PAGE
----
To determine what recommendations are given to patients or parents of patients with tympanostomy tubes regarding water exposure and to elucidate any recommendation differences between primary care and specialty care physicians.
General community in the Pacific Northwest, including Washington, Oregon, and Idaho.
Physician surveys (N = 1116) were mailed to otolaryngologists, pediatricians, and family practitioners in the Pacific Northwest. Questions included what, if any, water precautions are given to patients or parents of patients who underwent tympanostomy tube insertion. Data were tabulated and compared among the 3 physician groups.
Main Outcome Measures
Recommendations regarding water exposure.
A response rate of 23.5% (n = 263) was obtained. Most respondents were self-described otolaryngologists (n = 150)
followed by family practitioners (n = 77) and pediatricians (n = 36). χ2 Analysis of the responses from each specialty group showed an overall significant difference about swimming precautions (P < .001). Further analysis of these data shows that many otolaryngologists (47%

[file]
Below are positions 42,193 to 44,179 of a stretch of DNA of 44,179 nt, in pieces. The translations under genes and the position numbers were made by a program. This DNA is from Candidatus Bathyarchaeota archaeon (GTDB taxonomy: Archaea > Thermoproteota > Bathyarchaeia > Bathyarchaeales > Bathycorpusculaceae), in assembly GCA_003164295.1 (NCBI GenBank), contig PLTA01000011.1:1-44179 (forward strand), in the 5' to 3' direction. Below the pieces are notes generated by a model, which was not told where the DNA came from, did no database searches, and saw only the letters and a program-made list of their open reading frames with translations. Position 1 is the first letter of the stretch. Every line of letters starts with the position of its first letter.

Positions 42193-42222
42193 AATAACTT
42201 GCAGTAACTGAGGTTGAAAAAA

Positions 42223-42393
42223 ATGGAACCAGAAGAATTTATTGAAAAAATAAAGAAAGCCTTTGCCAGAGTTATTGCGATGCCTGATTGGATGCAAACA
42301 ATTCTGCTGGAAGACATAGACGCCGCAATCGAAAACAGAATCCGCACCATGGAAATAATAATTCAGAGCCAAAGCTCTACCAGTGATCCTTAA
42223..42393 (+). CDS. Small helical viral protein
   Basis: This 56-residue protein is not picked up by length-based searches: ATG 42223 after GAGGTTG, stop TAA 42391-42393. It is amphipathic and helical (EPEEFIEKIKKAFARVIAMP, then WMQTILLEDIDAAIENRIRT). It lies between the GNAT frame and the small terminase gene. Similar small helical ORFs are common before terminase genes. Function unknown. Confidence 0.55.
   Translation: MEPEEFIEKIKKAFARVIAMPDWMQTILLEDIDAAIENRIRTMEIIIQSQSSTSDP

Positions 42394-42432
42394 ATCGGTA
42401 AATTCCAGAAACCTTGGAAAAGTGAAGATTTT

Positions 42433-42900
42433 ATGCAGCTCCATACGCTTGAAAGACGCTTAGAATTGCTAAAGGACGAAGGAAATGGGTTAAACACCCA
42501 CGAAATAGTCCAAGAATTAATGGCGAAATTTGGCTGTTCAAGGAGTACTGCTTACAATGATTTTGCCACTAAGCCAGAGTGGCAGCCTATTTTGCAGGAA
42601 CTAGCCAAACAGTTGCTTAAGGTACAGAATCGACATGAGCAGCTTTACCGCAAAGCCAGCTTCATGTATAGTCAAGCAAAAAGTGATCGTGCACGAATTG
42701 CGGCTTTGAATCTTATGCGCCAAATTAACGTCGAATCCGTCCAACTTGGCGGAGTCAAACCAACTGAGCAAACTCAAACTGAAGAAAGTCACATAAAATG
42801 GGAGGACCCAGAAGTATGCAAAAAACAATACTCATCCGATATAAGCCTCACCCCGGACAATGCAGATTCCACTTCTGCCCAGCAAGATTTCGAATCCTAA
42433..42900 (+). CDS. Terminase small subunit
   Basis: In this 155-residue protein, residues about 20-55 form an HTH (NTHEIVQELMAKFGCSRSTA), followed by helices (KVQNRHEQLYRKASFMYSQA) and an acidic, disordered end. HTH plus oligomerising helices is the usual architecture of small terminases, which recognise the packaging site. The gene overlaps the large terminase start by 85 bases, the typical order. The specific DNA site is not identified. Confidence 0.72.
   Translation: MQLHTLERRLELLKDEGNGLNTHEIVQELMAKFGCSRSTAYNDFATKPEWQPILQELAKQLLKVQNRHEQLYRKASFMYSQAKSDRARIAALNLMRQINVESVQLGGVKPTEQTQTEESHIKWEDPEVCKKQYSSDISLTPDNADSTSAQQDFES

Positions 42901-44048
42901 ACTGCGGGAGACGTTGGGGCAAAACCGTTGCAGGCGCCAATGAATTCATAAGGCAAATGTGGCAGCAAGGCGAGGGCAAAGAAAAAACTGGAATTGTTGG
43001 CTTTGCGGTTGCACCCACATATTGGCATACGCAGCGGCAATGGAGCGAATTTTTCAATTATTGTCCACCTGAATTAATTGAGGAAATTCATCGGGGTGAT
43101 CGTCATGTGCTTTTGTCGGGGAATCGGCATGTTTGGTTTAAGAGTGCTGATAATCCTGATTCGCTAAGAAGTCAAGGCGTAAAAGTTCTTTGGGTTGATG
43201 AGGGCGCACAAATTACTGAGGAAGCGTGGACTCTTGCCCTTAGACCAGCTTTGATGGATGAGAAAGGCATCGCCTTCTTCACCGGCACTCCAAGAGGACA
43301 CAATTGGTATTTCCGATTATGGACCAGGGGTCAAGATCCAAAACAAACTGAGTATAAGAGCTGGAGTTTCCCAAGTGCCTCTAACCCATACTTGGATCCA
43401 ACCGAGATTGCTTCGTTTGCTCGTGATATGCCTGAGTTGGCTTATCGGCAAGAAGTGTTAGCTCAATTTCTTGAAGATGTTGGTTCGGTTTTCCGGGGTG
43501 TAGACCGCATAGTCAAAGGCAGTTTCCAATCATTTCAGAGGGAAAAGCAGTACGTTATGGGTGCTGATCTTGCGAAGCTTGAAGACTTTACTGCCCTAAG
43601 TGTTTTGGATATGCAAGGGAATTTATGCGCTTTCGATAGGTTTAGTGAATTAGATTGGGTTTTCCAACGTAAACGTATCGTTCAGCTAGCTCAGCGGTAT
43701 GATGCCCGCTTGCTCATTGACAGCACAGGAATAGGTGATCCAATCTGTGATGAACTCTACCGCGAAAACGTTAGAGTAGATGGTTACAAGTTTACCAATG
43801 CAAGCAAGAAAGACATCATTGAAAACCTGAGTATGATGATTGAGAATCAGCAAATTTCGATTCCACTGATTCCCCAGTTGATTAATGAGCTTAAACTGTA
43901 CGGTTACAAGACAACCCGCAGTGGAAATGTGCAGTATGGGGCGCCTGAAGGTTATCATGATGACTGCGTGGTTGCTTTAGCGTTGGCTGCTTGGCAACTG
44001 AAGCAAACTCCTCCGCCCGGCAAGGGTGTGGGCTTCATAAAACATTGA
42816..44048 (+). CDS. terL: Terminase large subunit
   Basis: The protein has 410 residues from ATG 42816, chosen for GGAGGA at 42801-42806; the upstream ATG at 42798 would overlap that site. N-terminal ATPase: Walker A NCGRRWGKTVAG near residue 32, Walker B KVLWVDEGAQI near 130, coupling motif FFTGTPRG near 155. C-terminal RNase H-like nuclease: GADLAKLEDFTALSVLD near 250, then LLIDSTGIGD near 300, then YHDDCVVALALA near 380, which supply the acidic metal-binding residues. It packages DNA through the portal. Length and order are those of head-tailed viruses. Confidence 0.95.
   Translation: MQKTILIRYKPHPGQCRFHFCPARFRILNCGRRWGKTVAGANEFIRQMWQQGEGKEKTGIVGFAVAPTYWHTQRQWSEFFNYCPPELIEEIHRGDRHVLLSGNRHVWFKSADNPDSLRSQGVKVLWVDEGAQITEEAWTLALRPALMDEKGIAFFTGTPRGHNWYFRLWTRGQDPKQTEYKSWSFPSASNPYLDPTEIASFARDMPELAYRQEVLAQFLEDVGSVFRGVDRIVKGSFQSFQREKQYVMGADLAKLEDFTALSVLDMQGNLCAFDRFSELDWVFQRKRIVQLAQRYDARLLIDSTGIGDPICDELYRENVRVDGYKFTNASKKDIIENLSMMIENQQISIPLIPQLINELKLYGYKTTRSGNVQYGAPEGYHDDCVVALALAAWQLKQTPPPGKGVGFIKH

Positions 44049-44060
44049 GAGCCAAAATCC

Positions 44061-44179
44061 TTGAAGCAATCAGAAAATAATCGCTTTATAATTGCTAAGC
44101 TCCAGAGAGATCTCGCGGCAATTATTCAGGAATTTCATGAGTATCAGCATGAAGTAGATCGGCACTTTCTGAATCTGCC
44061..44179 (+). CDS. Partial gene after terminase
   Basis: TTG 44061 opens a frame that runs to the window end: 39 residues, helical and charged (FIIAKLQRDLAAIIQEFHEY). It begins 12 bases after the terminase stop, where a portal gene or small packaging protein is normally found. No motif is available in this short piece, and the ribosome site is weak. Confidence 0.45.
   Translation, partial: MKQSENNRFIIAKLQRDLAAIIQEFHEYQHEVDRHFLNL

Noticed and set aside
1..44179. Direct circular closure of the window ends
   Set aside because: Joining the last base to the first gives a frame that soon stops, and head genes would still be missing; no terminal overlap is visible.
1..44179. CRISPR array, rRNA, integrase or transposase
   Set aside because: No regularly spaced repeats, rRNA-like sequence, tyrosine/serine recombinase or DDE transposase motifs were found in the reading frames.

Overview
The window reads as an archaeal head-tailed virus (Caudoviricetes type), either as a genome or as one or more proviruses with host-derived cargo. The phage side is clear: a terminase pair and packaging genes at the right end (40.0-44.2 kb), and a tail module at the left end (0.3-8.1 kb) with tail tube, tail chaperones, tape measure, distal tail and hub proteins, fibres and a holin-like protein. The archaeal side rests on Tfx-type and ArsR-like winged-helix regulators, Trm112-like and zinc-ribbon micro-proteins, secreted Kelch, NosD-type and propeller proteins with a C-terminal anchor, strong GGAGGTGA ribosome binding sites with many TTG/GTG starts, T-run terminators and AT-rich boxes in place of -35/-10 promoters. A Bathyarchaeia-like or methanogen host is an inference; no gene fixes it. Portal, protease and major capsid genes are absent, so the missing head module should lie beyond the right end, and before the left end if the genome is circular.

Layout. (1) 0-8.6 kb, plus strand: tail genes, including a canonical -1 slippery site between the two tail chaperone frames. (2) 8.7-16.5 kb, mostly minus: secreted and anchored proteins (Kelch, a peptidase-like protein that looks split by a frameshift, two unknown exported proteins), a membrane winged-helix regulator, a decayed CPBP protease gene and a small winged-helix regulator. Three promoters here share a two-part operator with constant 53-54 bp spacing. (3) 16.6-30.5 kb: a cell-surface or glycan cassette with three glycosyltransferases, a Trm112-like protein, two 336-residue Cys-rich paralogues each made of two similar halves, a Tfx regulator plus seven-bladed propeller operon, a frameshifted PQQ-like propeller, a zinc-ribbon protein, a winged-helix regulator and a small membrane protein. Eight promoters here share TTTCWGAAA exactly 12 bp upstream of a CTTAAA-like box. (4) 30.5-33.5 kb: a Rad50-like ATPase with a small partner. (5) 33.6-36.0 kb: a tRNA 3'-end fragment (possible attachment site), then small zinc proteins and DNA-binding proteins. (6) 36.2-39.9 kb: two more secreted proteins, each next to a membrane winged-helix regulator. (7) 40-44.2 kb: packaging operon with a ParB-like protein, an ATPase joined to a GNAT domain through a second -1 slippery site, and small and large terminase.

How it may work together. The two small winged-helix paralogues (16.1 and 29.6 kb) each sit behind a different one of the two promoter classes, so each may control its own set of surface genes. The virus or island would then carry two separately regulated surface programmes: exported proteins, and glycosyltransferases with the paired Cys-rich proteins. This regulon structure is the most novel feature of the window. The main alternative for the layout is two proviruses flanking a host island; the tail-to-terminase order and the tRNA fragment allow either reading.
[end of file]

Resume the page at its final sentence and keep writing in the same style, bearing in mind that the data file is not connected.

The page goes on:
[n = 71]) and most primary care physicians (73% [n = 83])
recommend the use of barrier devices for swimming. Another 47% of otolaryngologist respondents allow swimming without any water precautions. With regard to depth of dive, there was no statistical significance found between the physician groups.
Recommendations for swimming precautions are not universal among the physician groups that routinely see patients with tympanostomy tubes. Most primary care physicians and many otolaryngologists continue to prescribe water precautions to patients or parents of patients with tympanostomy tubes, despite published articles that have shown no reduction in the incidence of otorrhea from the use of barrier devices or from the avoidance of swimming.